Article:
Project description:Pancreatic ductal adenocarcinoma (PDAC) is a type of highly lethal malignant tumor. PDAC is locally invasive and is surrounded by a dense desmoplasia or fibrosis, which can involve adjacent vital structures. Previously, the effect of pancreatic stellate cells (PSCs) of stroma in the progression of PDAC has received more attention, and most in vitro and in vivo studies revealed that PSCs appear to confer biological aggressiveness. However, clinical trials targeting desmoplasia or PSCs showed disappointing results. Recent studies found that stromal components, especially activated PSCs, are able to inhibit the occurrence and progression of PDAC. Inhibition of the stroma or desmoplasia through genetic regulations or drugs accelerates the formation and progression of PDAC. Thus, we hypothesized that in various times and spaces, there is a balance between the tumor epithelia and stroma; once the balance is upset, the tumor traits may undergo certain changes. Therefore, finding the key changing points of this relationship to corrupt or influence it, instead of blindly inhibiting the stroma motivation or simply maintaining stroma activation, will destroy the cooperation or promote the competition and antagonism among cells. This approach may render tumors more vulnerable and thus unable to resist anti-cancer therapies.
Project description:Pancreatic ductal adenocarcinoma (PDAC) is characterized by abundant stroma and a hypoxic microenvironment. Pancreatic stellate cells (PSC) are activated by hypoxia and promote excessive desmoplasia, further contributing to the development of hypoxia. We aimed to explore how hypoxia and stroma interact to contribute to invasive growth in PDAC. [18F]HX4 PET/CT was found to be a feasible non-invasive method to assess tumor hypoxia in 42 patients and correlated with HIF1? immunohistochemistry in matched surgical specimens. [18F]HX4 uptake and HIF1? were strong prognostic markers for overall survival. Co-culture and medium transfer experiments demonstrated that hypoxic PSCs and their supernatant induce upregulation of mesenchymal markers in tumor cells, and that hypoxia-induced stromal factors drive invasive growth in hypoxic PDACs. Through stepwise selection, stromal MMP10 was identified as the most likely candidate responsible for this. In conclusion, hypoxia-activated PSCs promote the invasiveness of PDAC through paracrine signaling. The identification of PSC-derived MMP10 may provide a lead to develop novel stroma-targeting therapies.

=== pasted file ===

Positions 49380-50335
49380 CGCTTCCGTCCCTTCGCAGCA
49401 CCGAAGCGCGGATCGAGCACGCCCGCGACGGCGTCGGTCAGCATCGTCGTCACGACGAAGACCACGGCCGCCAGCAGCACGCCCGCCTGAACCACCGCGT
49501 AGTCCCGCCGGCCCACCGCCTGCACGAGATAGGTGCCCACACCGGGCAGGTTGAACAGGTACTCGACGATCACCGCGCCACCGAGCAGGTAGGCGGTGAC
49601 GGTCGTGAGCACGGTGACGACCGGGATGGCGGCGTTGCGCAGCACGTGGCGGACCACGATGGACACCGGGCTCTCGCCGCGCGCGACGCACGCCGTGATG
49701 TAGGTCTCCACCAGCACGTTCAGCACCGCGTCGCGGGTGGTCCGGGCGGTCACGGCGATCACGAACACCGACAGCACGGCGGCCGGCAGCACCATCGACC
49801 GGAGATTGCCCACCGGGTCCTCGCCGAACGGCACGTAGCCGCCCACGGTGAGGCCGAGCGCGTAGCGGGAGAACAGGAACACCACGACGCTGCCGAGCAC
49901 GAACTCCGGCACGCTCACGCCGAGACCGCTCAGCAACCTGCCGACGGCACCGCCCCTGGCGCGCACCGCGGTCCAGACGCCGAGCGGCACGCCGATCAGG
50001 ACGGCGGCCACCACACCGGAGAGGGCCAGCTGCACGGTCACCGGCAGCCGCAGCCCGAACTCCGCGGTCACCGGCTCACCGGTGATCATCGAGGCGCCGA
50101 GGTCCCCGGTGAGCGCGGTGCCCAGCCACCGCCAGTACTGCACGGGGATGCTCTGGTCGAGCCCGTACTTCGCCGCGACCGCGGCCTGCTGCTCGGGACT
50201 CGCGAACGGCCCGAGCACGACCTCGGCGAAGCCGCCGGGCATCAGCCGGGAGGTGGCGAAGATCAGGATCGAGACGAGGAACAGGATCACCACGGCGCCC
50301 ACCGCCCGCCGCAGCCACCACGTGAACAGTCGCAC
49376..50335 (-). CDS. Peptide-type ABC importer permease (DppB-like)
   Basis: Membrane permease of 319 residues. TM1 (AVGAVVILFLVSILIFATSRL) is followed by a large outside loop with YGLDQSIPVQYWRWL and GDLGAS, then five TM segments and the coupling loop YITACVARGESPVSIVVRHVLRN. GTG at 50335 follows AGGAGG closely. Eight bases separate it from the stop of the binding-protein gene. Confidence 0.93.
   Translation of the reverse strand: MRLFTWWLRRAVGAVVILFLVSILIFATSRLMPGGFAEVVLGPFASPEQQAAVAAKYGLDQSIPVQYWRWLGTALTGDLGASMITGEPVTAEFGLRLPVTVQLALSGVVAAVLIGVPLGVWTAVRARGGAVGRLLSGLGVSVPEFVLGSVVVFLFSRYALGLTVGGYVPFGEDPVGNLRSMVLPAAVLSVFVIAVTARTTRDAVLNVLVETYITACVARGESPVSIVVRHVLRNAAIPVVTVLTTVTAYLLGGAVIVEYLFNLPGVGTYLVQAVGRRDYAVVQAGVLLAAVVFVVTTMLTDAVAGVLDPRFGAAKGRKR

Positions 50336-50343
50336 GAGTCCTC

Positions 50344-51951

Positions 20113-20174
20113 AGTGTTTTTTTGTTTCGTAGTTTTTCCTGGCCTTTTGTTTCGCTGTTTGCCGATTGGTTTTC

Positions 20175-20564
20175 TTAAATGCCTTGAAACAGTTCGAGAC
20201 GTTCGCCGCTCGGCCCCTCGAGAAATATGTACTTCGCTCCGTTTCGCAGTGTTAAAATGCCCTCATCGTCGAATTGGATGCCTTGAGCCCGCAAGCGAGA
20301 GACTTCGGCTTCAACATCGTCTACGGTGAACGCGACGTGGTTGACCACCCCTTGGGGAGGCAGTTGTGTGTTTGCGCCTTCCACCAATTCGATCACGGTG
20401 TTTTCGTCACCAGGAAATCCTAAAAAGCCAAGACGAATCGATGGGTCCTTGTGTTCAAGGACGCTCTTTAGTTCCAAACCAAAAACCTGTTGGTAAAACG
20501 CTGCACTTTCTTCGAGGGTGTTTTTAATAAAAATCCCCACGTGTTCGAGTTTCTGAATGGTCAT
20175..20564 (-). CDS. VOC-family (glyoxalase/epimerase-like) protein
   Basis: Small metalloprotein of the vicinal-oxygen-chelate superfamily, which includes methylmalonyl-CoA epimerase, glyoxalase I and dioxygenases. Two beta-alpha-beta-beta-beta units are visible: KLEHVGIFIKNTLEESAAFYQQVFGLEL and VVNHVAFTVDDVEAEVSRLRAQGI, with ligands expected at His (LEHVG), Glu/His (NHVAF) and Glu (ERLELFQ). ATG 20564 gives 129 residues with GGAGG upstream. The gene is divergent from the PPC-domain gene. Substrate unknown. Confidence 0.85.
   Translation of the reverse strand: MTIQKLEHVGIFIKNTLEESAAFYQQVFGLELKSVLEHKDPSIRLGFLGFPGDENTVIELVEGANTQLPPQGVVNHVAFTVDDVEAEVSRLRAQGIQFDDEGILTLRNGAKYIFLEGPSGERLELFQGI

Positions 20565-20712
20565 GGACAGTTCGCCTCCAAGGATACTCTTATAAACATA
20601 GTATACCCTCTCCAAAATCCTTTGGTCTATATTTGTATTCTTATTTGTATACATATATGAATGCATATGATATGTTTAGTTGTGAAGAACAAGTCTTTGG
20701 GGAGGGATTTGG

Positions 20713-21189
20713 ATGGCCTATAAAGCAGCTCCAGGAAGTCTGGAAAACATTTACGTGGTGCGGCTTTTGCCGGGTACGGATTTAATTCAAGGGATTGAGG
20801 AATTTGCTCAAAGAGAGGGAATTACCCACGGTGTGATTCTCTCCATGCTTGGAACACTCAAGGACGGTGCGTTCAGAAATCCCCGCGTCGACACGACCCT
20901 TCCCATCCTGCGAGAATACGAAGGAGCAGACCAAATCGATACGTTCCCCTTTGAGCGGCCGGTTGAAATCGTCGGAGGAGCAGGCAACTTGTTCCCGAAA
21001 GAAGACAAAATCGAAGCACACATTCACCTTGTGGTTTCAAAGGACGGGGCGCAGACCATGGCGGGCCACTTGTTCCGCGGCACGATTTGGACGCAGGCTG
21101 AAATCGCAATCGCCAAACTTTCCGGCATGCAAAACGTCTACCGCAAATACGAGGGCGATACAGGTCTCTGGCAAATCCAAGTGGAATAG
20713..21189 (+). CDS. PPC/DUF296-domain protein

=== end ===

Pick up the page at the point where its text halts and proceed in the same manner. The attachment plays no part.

Project description:In pancreatic ductal adenocarcinoma (PDAC), the tumor stroma constitutes most of the cell mass and contributes to therapy resistance and progression. Here we show a hitherto unknown metabolic cooperation between pancreatic stellate cells (PSCs) and tumor cells through Interleukin 17B/Interleukin 17B receptor (IL-17B/IL-17RB) signaling. Tumor-derived IL-17B carrying extracellular vesicles (EVs) activated stromal PSCs and induced the expression of IL-17RB. PSCs increased oxidative phosphorylation while reducing mitochondrial turnover. PSCs activated tumor cells in a feedback loop. Tumor cells subsequently increased oxidative phosphorylation and decreased glycolysis partially via IL-6. In vivo, IL-17RB overexpression in PSCs accelerated tumor growth in a co-injection xenograft mouse model. Our results demonstrate a tumor-to-stroma feedback loop increasing tumor metabolism to accelerate tumor growth under optimal nutritional conditions.
Project description:Pancreatic stellate cells (PSCs) are important players in pancreatic fibrosis and are major contributors to the extracellular matrix proteins observed with the stromal response characteristic of pancreatic ductal adenocarcinoma (PDAC). Pancreatic stellate cells are also believed to secrete soluble factors that promote tumor progression; however, no comprehensive analysis of the PSC proteome in either the quiescent or the activated state has been reported.Using 2-dimensional tandem mass spectrometry and the RLT-PSC cell line, we present the first comprehensive study describing and comparing the quiescent and activated human PSC-secreted proteomes.Very few proteins are secreted in the quiescent state. In stark contrast, activated PSCs secreted a vast array of proteins. Many of these proteins differed from those secreted by PDAC-derived cell lines. Proteins associated with wound healing, proliferation, apoptosis, fibrosis, and invasion were characterized. Selected proteins were verified in human tissue samples from PDAC, dysplastic pancreas, and normal pancreas using Western blot analysis and immunohistochemical staining.Our study represents the first comprehensive analysis of proteins secreted by PSCs. These findings lay the foundation for characterizing PSC-derived proteins involved in stroma-tumor interactions and the promotion of pancreatitis and PDAC.